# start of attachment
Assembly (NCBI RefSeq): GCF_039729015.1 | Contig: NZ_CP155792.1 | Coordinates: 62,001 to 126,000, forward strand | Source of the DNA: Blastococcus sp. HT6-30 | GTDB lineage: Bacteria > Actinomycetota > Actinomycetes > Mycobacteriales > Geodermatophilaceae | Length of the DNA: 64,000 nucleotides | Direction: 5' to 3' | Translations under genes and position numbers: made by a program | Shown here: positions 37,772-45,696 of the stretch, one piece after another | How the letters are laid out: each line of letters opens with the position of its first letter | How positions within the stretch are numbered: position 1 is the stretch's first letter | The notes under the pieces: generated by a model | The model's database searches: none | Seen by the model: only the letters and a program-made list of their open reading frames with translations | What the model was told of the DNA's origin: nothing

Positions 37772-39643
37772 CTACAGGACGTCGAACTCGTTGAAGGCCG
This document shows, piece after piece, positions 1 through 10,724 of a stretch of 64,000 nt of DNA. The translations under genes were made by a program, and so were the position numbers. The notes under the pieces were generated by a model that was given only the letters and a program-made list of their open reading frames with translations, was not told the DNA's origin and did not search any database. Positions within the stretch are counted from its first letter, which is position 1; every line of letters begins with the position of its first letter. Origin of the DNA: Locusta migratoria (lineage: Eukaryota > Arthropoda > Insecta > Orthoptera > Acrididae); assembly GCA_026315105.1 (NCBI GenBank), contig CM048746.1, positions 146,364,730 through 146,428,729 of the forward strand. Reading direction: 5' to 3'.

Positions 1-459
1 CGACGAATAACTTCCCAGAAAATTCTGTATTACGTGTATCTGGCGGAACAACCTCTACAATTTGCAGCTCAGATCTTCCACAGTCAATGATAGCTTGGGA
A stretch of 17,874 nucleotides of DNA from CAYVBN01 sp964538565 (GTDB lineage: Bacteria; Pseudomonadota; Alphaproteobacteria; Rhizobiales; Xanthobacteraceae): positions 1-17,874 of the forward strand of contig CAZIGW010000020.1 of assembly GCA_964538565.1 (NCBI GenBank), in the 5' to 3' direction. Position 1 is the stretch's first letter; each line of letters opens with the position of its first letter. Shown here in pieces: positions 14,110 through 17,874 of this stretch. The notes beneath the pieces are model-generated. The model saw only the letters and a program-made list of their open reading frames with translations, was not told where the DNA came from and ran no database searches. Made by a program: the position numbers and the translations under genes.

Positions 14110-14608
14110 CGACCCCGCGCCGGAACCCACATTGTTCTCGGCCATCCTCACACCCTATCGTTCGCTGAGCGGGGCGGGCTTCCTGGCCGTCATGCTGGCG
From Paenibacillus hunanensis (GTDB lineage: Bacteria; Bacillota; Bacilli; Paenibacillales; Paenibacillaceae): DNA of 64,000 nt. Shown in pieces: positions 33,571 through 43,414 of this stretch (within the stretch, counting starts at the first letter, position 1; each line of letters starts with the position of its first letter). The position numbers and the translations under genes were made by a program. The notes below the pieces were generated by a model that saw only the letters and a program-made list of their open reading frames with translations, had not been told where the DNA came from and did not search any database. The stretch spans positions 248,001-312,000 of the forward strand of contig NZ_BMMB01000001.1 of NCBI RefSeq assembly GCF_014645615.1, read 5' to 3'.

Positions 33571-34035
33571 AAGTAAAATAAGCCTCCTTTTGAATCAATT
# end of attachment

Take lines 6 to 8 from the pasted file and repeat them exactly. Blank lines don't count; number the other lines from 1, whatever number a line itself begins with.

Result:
1 CGACGAATAACTTCCCAGAAAATTCTGTATTACGTGTATCTGGCGGAACAACCTCTACAATTTGCAGCTCAGATCTTCCACAGTCAATGATAGCTTGGGA
A stretch of 17,874 nucleotides of DNA from CAYVBN01 sp964538565 (GTDB lineage: Bacteria; Pseudomonadota; Alphaproteobacteria; Rhizobiales; Xanthobacteraceae): positions 1-17,874 of the forward strand of contig CAZIGW010000020.1 of assembly GCA_964538565.1 (NCBI GenBank), in the 5' to 3' direction. Position 1 is the stretch's first letter; each line of letters opens with the position of its first letter. Shown here in pieces: positions 14,110 through 17,874 of this stretch. The notes beneath the pieces are model-generated. The model saw only the letters and a program-made list of their open reading frames with translations, was not told where the DNA came from and ran no database searches. Made by a program: the position numbers and the translations under genes.

Positions 14110-14608